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  #1  
Old 06-16-2013, 06:09 PM
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Default In defence of multiple toms.

There's been a lot of talk here over the years about 4 piece kits (& less) being all that's needed to get the job done. In most cases I agree. There's even a train of thinking that to use anything bigger than a 4 piece somehow shows a lack of skill & inventiveness, & that such kits are often a crutch of sorts. As a drummer of limited ability, I agree that to be the case sometimes, & has certainly applied to myself in the past.

I've been thinking about this quite a bit recently. Now, I like a 4 piece as much as anyone & I use a 4 piece for rehearsal most of the time, but my gigging kit is a 6 piece. Put simply, it's what I believe is right for my gig, & more importantly, it's what the band feel is right, & have said so quite firmly.

So, I looked back over some drumcam footage of last night's gig. Just out of curiosity, how much do I actually use 3 or 4 toms in sequence. I was surprised just how much I do use those toms. OK, there are some bits that could be accommodated on two toms. I know this, because I transpose this myself in rehearsal, but there's no doubt that it takes away from the melodic flavour. I counted at least 20 occasions in a two hour set where I use 3 or 4 toms in sequence, & another 20 occasions were I use a range of toms but individually according to the pitch I think fits best.

Now, of course, this is dictated largely by the type of music I play, & our band's interpretation of that material. I've concluded that my current setup for this band is the right choice. I'm now satisfied that my gigging kit is not a crutch, & there is a time & place where using a larger set is an appropriate musical choice.

Anyhow, here's some examples I pulled off the camera from last night in support of my claim ;)


http://www.youtube.com/watch?v=pbE4r...=youtu.be&hd=1


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  #2  
Old 06-16-2013, 06:26 PM
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Default Re: In defence of multiple toms.

I agree Andy. The type and quantity of the drums that a drummer plays has nothing to do with their creativity. In fact, I don't consider a 6 pc kit large.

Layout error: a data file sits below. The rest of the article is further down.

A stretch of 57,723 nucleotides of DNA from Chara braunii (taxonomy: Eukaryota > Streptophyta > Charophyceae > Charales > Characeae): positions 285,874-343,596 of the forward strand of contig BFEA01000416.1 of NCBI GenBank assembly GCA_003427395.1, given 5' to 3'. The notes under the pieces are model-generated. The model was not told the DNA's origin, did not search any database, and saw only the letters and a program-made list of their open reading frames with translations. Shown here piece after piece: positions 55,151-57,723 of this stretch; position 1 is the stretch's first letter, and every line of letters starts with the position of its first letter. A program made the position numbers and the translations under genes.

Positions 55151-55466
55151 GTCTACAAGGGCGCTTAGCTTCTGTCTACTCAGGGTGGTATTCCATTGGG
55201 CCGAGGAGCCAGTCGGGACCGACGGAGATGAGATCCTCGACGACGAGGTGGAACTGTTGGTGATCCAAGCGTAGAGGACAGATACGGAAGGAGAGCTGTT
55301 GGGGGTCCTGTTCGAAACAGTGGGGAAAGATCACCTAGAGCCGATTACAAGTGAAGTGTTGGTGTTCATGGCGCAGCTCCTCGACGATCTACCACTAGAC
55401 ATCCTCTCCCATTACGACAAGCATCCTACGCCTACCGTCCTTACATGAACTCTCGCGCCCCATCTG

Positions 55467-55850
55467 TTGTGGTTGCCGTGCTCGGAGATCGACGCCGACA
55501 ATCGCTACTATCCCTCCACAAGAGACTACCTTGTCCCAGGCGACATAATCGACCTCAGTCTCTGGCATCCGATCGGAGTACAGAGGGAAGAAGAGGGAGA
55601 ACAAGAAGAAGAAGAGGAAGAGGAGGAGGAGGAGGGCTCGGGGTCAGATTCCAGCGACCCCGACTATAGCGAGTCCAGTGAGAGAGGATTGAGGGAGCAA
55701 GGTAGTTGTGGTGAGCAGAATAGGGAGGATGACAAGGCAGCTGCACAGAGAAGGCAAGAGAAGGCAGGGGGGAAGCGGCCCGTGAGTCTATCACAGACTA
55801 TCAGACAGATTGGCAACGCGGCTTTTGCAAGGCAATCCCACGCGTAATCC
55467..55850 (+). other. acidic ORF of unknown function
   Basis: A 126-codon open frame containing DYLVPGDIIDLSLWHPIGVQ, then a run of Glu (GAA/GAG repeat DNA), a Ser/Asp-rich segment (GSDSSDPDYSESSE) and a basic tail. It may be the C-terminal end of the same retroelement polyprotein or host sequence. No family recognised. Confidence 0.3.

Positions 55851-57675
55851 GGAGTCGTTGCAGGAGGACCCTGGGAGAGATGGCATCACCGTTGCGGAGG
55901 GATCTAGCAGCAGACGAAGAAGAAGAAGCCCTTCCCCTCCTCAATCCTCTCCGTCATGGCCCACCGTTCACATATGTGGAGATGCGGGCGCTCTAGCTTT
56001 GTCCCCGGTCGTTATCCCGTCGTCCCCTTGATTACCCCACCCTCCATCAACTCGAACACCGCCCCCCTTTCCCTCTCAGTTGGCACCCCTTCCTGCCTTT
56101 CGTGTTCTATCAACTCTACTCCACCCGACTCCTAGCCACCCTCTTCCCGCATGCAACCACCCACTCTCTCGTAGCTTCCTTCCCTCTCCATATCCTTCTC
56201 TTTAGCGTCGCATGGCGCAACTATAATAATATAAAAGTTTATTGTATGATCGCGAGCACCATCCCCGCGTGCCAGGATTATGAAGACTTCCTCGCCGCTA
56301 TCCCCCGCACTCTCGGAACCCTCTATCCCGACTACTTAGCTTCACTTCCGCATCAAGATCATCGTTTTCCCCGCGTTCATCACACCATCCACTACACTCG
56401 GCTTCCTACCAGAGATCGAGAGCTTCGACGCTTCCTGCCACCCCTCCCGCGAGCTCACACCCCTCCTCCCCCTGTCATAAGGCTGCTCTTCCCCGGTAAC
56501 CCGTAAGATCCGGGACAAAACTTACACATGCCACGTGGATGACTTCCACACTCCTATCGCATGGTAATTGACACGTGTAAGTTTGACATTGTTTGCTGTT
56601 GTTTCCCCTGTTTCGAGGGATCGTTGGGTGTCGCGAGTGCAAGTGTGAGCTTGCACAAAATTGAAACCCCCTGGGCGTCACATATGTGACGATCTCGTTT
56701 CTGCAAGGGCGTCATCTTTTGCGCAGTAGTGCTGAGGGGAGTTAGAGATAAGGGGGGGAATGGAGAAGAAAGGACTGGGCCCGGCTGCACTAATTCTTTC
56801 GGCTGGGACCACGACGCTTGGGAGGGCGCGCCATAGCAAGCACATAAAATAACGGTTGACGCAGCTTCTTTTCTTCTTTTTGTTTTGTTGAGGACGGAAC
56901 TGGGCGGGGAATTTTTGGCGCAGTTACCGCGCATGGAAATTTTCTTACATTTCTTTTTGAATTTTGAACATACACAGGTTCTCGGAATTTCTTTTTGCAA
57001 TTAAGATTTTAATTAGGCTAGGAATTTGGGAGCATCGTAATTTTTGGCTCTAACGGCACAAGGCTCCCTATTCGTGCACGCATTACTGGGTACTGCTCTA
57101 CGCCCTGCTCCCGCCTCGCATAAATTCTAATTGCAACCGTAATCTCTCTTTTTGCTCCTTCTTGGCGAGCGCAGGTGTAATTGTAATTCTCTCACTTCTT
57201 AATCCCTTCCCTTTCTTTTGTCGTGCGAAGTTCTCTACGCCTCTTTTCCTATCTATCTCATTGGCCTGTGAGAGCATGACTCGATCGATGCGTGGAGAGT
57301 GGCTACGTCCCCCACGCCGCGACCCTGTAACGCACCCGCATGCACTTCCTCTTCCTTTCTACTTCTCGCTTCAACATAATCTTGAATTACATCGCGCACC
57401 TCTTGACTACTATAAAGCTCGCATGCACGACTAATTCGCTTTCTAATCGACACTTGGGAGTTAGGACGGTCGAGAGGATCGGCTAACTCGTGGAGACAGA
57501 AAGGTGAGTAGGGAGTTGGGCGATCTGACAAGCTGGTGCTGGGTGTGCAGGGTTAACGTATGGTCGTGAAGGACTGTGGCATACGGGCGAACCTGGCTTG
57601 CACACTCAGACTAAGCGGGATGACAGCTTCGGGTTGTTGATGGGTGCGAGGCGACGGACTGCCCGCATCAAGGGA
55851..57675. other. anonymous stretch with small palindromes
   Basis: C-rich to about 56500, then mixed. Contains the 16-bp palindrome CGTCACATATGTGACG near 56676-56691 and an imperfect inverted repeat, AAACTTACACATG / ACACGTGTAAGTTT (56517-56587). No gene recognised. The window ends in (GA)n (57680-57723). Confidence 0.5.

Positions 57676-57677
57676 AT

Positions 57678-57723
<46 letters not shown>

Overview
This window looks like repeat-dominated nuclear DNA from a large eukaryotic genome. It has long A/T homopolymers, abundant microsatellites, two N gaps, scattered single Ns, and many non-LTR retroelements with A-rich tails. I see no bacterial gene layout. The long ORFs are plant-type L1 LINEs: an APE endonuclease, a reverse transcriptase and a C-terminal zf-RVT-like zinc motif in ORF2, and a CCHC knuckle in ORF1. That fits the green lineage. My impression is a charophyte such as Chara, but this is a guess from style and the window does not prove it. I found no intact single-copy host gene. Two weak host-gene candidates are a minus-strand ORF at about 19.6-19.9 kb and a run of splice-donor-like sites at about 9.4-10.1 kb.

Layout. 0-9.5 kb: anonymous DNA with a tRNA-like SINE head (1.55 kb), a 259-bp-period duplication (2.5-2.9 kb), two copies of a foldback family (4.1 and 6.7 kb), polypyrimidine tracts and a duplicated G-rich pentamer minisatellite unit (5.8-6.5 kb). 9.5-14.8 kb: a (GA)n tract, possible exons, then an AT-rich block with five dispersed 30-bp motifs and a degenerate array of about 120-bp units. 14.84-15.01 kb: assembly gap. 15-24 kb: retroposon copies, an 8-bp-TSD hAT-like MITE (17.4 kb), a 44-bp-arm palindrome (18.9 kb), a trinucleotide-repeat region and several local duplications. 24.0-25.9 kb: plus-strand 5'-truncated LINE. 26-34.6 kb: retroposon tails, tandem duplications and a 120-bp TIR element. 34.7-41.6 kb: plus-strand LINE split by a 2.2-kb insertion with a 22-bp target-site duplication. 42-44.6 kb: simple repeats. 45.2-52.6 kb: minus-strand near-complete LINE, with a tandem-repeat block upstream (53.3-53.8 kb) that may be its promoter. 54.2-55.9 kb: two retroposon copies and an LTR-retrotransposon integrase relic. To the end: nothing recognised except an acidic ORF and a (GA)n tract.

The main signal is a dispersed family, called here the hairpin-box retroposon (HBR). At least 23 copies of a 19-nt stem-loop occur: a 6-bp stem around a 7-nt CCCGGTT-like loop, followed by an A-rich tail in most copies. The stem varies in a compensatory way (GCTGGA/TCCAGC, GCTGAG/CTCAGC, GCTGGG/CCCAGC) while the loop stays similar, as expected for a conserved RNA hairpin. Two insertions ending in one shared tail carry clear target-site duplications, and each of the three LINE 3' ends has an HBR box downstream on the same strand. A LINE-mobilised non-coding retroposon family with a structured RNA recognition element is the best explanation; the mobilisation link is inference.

I end up playing most gigs here in NYC on a house 4 pc. That's because that's what's there and as a long-time working drummer, I could do it all on kick, snare and hat if I needed to. It does not make me better to play on a 4 pc. I guess it could help someone focus on their groove more but I have spent years on just that so I'm not distrtacted by more toms.

Many of my favorite contemporary drummers (Simon Phillips, Danny Carey, Carter Beauford, Mike Mangini, Steve Smith) play larger kits anyway. Is any big-kit basher going to tell me that those guys are copping out by playing a large kit?

Just make great music and all criticisms will be moot. No?
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Old 06-16-2013, 06:33 PM
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Default Re: In defence of multiple toms.

If you're just focused on "transposing" your exact fills and grooves to a smaller kit, you're missing out on what some of us like about smaller kits. When there's less parts, I feel more inclined to be creative with the whole kit. I use other things besides toms, more bass drum, or rims or part of the fill on the hats, that could go on forever, that that's the great part about it.

That's also another reason I tend not to have "specific" fills. If I always just do what feels and sounds cool at the time, I'm always being creative and never have to transpose anything, because it's always coming from my creative center. Realistically, I have to do some things the same way every time, but different house kits is an excellent example of a reason why I don't really need to do the exact same fill in the same space each time.
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Old 06-16-2013, 07:30 PM
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Default Re: In defence of multiple toms.

Quote:
Originally Posted by Jeff Almeyda View Post


Just make great music and all criticisms will be moot. No?
Sums it up for me Jeff :

BTW, how are you feeling mate?

Quote:
Originally Posted by Dr_Watso View Post
If you're just focused on "transposing" your exact fills and grooves to a smaller kit, you're missing out on what some of us like about smaller kits.
Good point. I didn't mean to necessarily focus on that. The only transposing I do is related to "signature" fills that need to take the same form, & yes, I deploy different elements of the kit to do that.